Deep Creek   Jess
  Sep 24, 2002 19:45 PDT 
My dad, my roommate, and I spent the last week of August wandering around
the Deep Creek watershed on the North Carolina side of the Smokies.
Unfortunately, we didn’t cover that much new ground, or see any new forest
giants. The Deep Creek trail provides easy access to some beautiful
forest, all of the flats along the creek look like they have at least been
selectively cut. The uppermost mile plus of the trail passes through
northern hardwood forest that appears entirely undisturbed by logging.
Sadly, beech bark disease is now widespread in this forest. Approximately
half of the beech trees in this area and in the flats lower down have
already succumbed to the disease.

The flats along the creek probably supported large tuliptrees at one
time, but selective logging left few trees much over 13’ cbh. The loggers
seemed to ignore the hemlocks; consequently, 10-12’ cbh hemlocks in the
130-140’ height range now dominate the area. Scattered hemlocks exceed
13’ cbh and 140’ in height, but we didn’t see any that could challenge the
Pole Road Creek Hemlock as largest in the watershed. Below the first
tributary from the east, Cherry Creek, a major tributary of Deep Creek,
looks similar to the flats along Deep Creek. A fallen hemlock in the area
looked to have over three hundred rings, and another nearby hemlock has at
least half a dozen branches well over a foot in diameter. The only
hardwood we measured in the area was a 6’10.5” cbh sourwood.

We spent another day rock hopping along the Left Fork of Deep Creek. The
stretch of the creek between below Deep Gap and the first prominent bend
in the stream downstream of the mouth of Keg Drive Branch resembles Deep
Creek in forest composition, but the trees are slightly smaller. The bend
in the stream appears to mark the lower edge of cutting. In that area
grow several tuliptrees 5+ feet in diameter. The tallest known hardwood
in eastern North America, a 175.5’ tuliptree, grows near the stream, but I
don’t know if the tree is in the vicinity of the bend or not.

Rich cove forest occupies a far large proportion of the Nettle Creek
watershed than of the watersheds of the other tributaries of Deep Creek.
Both the north facing coves a couple of hundred feet above the stream and
the flats between 3100’ and 3300’ have dense herbaceous layers and
deciduous canopies. Unfortunately, either a major storm or a selective
logging operation has passed through the area. We didn’t see any cut
stumps or roads in the area, but we did find one rusted, old pail. Sugar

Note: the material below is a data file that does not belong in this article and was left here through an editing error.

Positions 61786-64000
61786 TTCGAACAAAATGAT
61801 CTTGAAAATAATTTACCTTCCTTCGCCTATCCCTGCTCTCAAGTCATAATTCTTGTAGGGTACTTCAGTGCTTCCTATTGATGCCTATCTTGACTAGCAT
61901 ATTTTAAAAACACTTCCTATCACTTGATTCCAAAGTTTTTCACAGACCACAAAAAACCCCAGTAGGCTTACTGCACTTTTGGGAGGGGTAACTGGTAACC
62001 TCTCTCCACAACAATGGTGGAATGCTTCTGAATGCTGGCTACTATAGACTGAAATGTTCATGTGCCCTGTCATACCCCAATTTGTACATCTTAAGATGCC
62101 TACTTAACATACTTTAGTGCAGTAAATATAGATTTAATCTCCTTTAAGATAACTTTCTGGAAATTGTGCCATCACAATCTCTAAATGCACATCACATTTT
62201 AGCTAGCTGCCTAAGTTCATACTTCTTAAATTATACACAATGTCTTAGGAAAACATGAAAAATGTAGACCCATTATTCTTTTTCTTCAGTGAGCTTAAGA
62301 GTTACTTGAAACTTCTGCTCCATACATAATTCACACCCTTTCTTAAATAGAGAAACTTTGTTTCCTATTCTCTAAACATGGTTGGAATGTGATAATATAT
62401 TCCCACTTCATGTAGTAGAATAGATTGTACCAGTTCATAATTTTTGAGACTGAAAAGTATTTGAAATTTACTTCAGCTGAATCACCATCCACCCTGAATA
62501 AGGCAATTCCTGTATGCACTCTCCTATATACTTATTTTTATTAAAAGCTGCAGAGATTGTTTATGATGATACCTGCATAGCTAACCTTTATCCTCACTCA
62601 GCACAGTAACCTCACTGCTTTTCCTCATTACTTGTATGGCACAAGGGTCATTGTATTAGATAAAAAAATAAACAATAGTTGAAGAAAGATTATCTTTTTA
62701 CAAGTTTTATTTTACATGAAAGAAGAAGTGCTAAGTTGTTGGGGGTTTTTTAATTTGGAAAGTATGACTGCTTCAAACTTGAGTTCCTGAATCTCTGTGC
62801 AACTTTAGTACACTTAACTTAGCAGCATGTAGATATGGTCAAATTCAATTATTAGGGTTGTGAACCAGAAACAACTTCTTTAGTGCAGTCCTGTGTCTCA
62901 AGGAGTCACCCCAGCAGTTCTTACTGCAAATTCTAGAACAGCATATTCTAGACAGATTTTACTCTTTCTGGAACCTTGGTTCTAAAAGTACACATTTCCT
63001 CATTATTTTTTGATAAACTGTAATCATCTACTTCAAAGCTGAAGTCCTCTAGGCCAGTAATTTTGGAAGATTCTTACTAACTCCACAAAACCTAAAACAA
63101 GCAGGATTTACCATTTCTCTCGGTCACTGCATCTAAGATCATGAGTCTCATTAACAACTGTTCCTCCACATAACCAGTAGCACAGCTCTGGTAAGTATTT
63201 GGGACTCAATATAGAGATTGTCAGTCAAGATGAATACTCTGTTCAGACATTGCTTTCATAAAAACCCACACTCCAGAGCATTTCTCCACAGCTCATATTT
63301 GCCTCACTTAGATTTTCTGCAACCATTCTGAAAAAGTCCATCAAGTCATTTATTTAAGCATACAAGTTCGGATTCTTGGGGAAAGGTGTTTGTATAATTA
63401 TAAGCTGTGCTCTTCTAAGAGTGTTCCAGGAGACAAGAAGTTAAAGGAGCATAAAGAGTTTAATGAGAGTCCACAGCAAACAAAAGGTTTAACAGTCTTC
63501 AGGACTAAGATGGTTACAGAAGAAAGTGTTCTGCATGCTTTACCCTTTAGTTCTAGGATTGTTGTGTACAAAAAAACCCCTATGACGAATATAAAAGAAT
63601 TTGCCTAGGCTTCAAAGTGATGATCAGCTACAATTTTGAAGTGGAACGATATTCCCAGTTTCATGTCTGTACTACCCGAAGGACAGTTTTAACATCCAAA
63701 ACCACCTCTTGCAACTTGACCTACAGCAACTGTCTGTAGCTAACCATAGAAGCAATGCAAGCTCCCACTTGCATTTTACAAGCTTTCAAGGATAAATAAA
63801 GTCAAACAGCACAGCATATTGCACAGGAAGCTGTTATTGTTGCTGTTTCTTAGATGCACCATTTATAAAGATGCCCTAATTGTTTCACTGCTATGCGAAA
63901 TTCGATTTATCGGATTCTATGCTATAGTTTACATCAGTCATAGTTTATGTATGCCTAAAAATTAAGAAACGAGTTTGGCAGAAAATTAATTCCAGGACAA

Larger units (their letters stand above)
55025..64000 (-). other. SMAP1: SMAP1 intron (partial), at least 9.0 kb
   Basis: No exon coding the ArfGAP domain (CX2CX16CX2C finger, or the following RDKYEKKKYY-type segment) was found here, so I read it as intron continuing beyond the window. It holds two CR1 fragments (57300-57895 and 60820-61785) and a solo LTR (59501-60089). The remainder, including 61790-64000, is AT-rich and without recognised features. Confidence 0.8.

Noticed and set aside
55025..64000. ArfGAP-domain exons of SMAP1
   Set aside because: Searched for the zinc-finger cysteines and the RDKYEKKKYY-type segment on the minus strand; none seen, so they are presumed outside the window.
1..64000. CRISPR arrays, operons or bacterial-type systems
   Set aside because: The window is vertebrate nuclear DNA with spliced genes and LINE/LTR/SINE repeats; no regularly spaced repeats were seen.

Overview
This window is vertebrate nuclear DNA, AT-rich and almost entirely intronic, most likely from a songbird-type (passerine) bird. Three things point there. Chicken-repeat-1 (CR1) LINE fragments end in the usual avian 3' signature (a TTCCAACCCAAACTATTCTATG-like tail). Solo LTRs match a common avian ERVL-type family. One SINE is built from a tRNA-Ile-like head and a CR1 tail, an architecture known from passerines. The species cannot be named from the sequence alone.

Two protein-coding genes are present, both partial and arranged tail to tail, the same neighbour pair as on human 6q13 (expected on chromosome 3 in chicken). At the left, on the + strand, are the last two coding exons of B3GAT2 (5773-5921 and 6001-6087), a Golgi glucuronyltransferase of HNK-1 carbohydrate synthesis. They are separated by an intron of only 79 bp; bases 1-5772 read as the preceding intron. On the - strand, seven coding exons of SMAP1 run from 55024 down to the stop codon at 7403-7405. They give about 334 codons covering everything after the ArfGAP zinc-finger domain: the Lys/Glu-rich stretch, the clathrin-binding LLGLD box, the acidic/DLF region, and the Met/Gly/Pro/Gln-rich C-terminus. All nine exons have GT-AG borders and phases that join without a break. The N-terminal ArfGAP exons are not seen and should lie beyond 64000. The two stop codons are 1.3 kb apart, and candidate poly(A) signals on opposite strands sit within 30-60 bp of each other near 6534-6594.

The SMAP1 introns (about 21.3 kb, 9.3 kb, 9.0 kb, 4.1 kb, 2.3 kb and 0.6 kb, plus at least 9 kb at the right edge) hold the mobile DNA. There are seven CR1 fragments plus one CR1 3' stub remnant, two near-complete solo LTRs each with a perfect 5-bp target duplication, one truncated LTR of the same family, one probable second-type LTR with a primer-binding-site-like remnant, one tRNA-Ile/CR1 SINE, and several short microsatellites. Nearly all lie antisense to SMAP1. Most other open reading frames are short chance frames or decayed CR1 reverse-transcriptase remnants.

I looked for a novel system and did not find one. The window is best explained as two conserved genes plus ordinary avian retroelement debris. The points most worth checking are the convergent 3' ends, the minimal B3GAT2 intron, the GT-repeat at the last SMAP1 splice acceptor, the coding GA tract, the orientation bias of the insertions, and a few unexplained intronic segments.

maple is common in both the flat coves and the gentle slopes along the
creek, but I can’t remember seeing a single individual that exceeded 18”
dbh. White ash were less common and slightly larger, but they did not
approach the size the area appeared capable of supporting. Likewise,
basswood and silverbell were major constituents of the canopy, but were
not large. 12’ cbh tuliptrees are abundant, and a few individuals reach
15’ cbh. Rain severely limited our ability to measure heights that day.
Large trees of other species included a 13’7” buckeye and a 14’2” northern
red oak.

Our hike out of the watershed, up to Clingmans Dome Road let us see some
nice trailside trees. The 146’ red spruce Will Blozan measured a few
years ago along the Fork Ridge Trail still has an intact top. Sorry, no
updated height. The trail also passes by a 14’4” cbh hemlock that grows
on a ridge top. Within site of both the Fork Ridge Trail and Deep Creek,
is a 20’5” cbh tuliptree. The tree’s low fork may have saved it from
being cut. Farther down Deep Creek, the Deep Creek Trail passes a 4’0”
cbh mountain-laurel. The most impressive tree within site of the trail
may be a sourwood on the far side of the creek below the mouth of Beetree
Creek. The 6’8.5” sourwood does not branch in the first 50’. Both of the
tree’s forks reach over 100’. We roughed out the total height of the tree
at 111.7’.

We also spent another afternoon, until another downpour made us give up
our hopes of using our rangefinders, wandering around the headwaters of
Rocky Fork, another tributary of Deep Creek. The western side of the
stream has an open spruce canopy with and understory of fraser fir seedlings,
red spruce seedlings, and witch-hobble. The spruce were consistently
7-8.5’ cbh and 110-115’ tall. The largest spruce we measured was 9’5.5”
cbh and 107.3’ tall. The slopes farther down stream may be capable of
supporting larger spruce. A 2’4” cbh American mountain-ash in this area
is 56.1’ tall. Another mountain-ash at the nearby Fork Ridge trailhead on
Clingman's Dome Rode is 3’8.5” cbh and 51.8’ tall. These mountain-ash blow
away all the individuals I’ve seen on mountaintops in north Georgia and
around Highlands, NC, but I haven’t spent much time at high elevations in
the Smokies to know the sizes the species is capable of attaining.
We also spent a little time on the Tennessee side of the park to look at
the Road Prong Trail. My guess is that the area receives too little
sunlight to allow spruces to reach large sizes. A cluster of spruce in
the flat below the mouth of Tomahawk Prong may reach 120’, but spruce in
the area are otherwise small.

Jess Riddle